Who hasn’t seen a young child eagerly digging in the ground, collecting rocks of all shapes and sizes to stuff in a pocket – and otherwise visually examining each grain of sand, clump of soil or piece of rock as if it was a precious gem?
Fast forward 20-some years to the same person, still visually examining every grain of sand, clump of soil or piece of rock, but now as a civil or geotechnical engineer with a trained eye. He or she also has a bigger purpose: testing and classifying those natural earth materials for their potential use in highway, infrastructure and other construction projects.
The Role of Geotechnical Engineering in Highway & Infrastructure Construction
Geotechnical engineers are civil engineers who specialize in rock and soil and developing foundations in road or bridge construction, mining and similar industries – and the path to a new road construction project starts with them.
Visual Classification: the First Look
Before any construction design is approved, geotechnical engineers take samples of, visually examine, and analyze soil and rock materials to determine composition and suitability for proposed use, as well as engineering properties that include:
- Shear strength
They are looking at grain size, structure and composition of materials ranging from soft clay to intact rock – and all other soils in between. With further field and lab testing, the soil’s ability to stand up to structural foundation or paving loads will be determined.
One good resource to use during a visual inspection or field testing is a Geotechnical Gauge, which is convenient to carry and contains information on:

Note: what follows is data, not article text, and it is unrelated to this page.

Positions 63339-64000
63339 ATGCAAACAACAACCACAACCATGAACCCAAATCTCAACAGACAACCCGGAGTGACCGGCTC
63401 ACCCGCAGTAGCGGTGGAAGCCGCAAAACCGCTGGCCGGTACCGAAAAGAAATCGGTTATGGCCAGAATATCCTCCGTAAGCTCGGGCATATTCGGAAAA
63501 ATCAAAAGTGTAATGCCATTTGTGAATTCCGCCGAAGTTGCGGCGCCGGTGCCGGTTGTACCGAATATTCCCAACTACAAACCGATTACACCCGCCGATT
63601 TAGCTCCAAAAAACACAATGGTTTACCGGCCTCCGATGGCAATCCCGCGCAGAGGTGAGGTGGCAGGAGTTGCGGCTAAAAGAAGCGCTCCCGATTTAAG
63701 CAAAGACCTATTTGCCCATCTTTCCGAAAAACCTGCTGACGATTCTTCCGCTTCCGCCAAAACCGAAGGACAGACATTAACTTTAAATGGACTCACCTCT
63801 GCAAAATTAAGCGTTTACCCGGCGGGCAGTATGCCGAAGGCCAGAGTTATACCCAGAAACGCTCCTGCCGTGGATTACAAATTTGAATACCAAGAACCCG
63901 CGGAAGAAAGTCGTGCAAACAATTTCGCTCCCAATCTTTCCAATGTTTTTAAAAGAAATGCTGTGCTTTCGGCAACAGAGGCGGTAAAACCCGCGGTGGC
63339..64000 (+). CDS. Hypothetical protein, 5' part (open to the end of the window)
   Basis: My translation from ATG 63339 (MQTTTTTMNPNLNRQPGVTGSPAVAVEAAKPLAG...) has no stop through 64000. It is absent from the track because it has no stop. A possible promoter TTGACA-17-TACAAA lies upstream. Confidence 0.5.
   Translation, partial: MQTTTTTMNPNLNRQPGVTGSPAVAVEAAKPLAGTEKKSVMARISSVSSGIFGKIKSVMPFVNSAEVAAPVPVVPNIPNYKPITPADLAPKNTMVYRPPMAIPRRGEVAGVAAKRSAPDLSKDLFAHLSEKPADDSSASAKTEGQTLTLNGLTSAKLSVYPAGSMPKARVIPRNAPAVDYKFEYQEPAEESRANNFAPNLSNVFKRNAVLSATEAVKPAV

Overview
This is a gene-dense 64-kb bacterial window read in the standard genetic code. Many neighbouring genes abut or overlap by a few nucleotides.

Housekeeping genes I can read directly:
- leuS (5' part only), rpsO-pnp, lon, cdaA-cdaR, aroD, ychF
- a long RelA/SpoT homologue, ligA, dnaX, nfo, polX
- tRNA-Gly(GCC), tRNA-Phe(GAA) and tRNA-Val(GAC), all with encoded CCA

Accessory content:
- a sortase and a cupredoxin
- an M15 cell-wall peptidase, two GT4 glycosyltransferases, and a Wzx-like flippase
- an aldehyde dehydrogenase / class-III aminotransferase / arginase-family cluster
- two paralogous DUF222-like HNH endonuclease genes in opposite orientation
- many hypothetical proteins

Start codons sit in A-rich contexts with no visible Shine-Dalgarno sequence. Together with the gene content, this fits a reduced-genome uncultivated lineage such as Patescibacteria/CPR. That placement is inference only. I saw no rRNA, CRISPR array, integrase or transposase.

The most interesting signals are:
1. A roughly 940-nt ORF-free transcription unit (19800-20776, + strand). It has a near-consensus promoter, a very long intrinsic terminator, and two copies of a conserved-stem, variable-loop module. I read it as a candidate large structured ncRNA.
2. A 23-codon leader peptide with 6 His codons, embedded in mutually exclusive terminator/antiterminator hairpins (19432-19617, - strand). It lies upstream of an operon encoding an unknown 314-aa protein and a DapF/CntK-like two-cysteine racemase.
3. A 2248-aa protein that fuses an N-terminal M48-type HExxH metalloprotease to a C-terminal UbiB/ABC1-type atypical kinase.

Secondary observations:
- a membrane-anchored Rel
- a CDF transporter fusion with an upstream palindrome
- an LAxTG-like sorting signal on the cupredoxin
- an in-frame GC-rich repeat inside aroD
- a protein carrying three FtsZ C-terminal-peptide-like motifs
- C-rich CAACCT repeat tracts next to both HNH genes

- Coarse-grained soils
- Fine-grained soils
- Gravel and gravelly soils (clean and with fines)
- Sand and sandy soils (clean and with fines)
- Silts and clays
- Highly organic soils
The Geotechnical Gauge also indicates how to do thumb testing penetration in clays ranging from very soft to hard, with information on field testing sand types ranging from very loose to very dense.
Other useful tools in the field technician’s kit for soils classification include Pocket Penetrometers and Shear Vanes for estimates of unconfined shear strength, color charts to assist classification, and field sieves to confirm grain sizes.
Laboratory Soil Classifications
With further testing, strength, particle size and composition of the soil, how it responds to moisture and its plasticity, as well as organic content, are all examined. Most importantly, the testing will determine if sub-surface conditions meet all the requirements for the proposed construction.
Different classification systems in wide use today include:
- The Unified Soil Classification System (USCS), which describes four major classes of soils as coarse-grained, fine-grained, organic soils and peat, then into subgroups with unique characteristics.
- American Society for Testing Materials, ASTM D-3282 - 15, Standard Practice for Classification of Soils and Soil-Aggregate Mixtures for Highway Construction Purposes, and ASTM D-2487, Standard Practice for Classification of Soils for Engineering Purposes. These practices classify soils by group indexes, based on grain size and plasticity characteristics.
- American Association of State Highway and Transportation Officials, AASHTO M-145, Standard Specification for Classification of Soils and Soil-Aggregate Mixtures for Highway Construction Purposes uses practices similar to the ASTM methods.